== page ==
Ethics, in vitro fertilization, IVF, human embryos, embryo adoption, adoption, Christian


In vitro fertilization (IVF) has become the most common assisted reproductive technique in the United States, accounting for 48,000 births in one recent year alone. This has also given birth to a silent generation of over 500,000 human embryos, waiting in cryopreservation for their chance at birth (Grabill, 2006). For the Christian who believes that conception marks the beginning of human life, the fact of half a million frozen persons creates an ethical challenge of enormous proportion. Besides the obvious solution of not contributing to the problem (by freezing or discarding one’s own embryos), embryo adoption is often presented as the only life- affirming option left available (Sullivan, 2007). This paper will defend an additional approach that seems absent from the Church’s pro-life strategy.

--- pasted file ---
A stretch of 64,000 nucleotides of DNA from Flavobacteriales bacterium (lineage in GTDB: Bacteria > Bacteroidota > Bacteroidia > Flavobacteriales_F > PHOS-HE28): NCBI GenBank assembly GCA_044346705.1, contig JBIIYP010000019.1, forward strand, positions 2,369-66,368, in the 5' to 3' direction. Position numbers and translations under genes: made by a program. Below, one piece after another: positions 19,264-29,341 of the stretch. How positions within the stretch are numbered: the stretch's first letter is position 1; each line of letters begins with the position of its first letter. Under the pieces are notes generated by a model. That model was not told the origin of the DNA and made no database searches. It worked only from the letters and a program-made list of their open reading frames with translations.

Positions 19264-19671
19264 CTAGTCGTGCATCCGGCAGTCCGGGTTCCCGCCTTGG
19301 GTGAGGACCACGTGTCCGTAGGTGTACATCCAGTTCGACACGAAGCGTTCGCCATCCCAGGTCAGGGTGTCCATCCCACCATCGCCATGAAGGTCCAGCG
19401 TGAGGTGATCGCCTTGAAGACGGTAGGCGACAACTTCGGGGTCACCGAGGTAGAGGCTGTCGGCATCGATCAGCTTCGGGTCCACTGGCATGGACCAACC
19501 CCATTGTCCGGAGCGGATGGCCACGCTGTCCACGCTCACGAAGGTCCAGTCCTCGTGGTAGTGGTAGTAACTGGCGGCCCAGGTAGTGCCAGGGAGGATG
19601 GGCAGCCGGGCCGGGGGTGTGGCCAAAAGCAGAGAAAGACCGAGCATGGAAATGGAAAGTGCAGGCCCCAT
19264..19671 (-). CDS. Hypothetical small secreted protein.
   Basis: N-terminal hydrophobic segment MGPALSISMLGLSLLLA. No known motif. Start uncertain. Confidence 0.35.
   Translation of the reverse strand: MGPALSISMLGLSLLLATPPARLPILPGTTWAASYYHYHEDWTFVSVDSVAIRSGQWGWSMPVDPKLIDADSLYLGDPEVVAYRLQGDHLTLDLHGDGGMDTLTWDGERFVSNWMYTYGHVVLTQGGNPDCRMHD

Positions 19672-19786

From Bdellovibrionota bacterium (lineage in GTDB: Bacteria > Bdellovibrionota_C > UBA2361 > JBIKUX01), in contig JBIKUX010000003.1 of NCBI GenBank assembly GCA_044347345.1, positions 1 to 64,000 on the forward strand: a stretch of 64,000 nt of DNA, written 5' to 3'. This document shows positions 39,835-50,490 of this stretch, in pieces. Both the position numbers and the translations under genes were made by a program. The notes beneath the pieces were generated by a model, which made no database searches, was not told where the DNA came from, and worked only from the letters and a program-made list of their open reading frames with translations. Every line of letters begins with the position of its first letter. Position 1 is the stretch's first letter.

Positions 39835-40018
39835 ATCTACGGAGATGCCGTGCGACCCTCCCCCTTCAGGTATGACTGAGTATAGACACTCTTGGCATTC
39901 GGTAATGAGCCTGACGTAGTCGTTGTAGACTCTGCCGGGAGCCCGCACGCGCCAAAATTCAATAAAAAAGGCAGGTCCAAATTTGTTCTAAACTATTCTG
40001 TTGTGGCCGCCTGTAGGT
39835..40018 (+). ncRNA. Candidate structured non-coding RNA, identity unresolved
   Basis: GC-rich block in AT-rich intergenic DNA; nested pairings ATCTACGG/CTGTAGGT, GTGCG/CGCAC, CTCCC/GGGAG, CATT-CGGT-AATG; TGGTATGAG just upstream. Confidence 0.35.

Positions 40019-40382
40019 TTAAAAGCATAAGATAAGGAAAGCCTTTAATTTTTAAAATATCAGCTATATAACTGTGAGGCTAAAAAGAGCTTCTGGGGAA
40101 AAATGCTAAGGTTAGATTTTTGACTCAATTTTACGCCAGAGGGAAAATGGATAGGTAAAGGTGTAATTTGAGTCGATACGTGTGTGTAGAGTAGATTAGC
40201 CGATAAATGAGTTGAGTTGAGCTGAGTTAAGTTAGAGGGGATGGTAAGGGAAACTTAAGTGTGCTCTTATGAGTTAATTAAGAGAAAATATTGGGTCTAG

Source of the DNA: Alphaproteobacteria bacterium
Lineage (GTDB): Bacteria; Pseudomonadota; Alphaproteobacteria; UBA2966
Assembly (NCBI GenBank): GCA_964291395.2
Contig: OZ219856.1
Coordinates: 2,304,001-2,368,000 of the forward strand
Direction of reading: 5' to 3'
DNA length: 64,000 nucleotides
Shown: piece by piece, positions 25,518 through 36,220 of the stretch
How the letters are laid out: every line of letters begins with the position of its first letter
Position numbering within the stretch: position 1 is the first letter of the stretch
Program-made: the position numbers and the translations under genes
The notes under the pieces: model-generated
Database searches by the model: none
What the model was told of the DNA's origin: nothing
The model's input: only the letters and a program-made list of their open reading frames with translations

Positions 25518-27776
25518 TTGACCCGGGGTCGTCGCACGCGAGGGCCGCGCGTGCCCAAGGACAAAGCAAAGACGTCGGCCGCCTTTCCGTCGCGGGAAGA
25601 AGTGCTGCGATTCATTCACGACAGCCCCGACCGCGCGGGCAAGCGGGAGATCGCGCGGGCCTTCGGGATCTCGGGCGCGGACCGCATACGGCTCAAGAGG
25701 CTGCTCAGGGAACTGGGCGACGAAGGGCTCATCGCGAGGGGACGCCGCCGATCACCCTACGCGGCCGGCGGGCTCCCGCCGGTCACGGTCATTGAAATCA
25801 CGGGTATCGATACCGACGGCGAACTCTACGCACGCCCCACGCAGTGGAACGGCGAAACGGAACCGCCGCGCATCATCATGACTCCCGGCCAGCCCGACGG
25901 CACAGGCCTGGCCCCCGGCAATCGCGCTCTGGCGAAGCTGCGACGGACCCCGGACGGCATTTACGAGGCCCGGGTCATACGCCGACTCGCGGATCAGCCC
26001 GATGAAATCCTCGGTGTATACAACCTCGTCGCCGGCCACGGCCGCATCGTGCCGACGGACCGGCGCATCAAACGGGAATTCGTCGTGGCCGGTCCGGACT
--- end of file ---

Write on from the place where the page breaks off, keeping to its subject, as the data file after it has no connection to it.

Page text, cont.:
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Creative Commons Attribution-Noncommercial-No Derivative Works 3.0 License
This work is licensed under a Creative Commons Attribution-Noncommercial-No Derivative Works 3.0 License.


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